Darkwood: Don’t Go Down to the Bloody Woods Today

Darkwood the survival horror indie game

Polish indie team Acid Wizard Studio is the developer behind survival horror jaunt Darkwood. The game has been available as far back as 2014 (in Steam early access), but had its official big launch in 2017.

It’s a tense old time of it, riffing on the survival horror genre to channel things like Resident Evil, SOMA, Outlast, and the Wii U’s ZombiU.

The twist here? There’s a top-down perspective like SNES-era Zeldas and a day/night cycle to worry about. Ermagherd…

Survival Horror Larks in Darkwood

Righto, you can get this spooky SOB on pretty much anything. Steam, GOG, all the consoles etc. And if you like survival horror games… this could be for you!

URGH!! What was that!? Oh, it’s just the sound of us typing. Thank cripes!

Anyway, Darkwood is set in the Polish People’s Republic (somewhere in the Soviet Bloc) in the late 1980s. In a disturbing and enigmatic forest, which is engulfing the surrounding area, those trapped in the region have that to contend with… and a plague outbreak.

The ’80s sure were the best of times, eh?

With victims turning into horrifying abominations, the government in the outside world sent in the army to restore order. But hasn’t worked as the army is now dead.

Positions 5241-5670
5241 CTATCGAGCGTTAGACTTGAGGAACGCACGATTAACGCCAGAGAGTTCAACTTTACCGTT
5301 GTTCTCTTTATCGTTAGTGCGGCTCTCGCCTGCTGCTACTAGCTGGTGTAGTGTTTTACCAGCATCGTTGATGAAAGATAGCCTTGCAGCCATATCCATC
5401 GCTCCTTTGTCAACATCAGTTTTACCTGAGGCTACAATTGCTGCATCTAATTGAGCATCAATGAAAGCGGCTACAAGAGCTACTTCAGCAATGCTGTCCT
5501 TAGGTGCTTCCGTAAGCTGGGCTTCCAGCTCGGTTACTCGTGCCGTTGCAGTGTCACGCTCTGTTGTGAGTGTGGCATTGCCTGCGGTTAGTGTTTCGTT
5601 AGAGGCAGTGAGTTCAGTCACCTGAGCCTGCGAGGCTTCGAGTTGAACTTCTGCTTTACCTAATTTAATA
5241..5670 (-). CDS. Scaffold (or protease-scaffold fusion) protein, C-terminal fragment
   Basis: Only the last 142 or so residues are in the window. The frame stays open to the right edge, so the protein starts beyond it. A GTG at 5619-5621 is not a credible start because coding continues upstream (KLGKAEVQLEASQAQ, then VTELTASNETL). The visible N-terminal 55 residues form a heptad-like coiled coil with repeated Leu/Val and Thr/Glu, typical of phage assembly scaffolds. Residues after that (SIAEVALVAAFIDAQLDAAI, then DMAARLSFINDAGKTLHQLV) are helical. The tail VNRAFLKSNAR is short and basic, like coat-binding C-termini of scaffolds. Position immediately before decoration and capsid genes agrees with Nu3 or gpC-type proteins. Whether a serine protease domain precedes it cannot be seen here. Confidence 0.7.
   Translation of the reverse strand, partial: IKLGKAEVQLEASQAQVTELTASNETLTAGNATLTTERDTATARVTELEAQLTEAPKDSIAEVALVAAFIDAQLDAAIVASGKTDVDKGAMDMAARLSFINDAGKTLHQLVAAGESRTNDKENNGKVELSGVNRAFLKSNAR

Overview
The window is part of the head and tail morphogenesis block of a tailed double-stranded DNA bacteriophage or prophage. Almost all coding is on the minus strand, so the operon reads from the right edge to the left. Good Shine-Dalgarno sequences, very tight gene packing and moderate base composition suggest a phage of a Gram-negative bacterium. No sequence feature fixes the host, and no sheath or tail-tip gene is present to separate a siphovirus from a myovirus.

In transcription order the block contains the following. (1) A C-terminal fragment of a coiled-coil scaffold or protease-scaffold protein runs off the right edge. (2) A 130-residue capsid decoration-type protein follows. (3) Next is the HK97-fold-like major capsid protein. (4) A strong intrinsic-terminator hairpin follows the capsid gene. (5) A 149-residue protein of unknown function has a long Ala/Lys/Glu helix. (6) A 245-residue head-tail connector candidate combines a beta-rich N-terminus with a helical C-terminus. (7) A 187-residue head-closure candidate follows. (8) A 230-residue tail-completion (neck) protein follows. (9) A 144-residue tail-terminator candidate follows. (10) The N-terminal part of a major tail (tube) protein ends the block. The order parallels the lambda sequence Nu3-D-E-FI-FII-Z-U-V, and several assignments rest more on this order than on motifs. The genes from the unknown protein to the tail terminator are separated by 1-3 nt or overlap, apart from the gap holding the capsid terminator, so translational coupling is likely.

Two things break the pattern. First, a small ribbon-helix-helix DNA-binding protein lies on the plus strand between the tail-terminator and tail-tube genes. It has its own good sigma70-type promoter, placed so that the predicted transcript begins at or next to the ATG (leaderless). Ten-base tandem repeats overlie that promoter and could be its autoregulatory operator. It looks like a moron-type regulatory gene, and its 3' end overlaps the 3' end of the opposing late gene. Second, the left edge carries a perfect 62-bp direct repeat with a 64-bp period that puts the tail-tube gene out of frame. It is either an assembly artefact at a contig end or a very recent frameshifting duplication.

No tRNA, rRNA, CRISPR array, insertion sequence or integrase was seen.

The result? You take control of various characters, but mainly the Stranger, who you must guide through the forests to find out what the bloody hell is going on.

In classic survival horror fashion, you must search the woods (bit of an Evil Dead II concept going on there), gather resources, and try not to panic in terror.

One of the things with Darkwood is you can only explore during the day.

At night!? Akin to that Will Smith film I Am Legend (2004) where you have to barricade yourself into a hut and hope to bejeezus the woods don’t kill you.

As a game… it’s rather good! If you’ve played this type of thing before, you’ll know what to expect. Lots of creeping exploration, gathering stuff like rags and nails, and hunkering down to escape the onslaught of evil things.

That’s all done very well and it’s a tense, at times psychologically chilling game—especially when you’re exploring new locations in the dank and dark.

Downsides? Yeah, the survival horror genre appeals to certain types of gamers. Darkwood isn’t an accessible game you pick up and play.

But it delivers a strong horror experience for fans of the genre to rip to shreds in cold-blooded delight. And that’s minus any cliched jump scare nonsense in favour of suspense and an ever-growing sense of paranoia.

Dispense with some gibberish!

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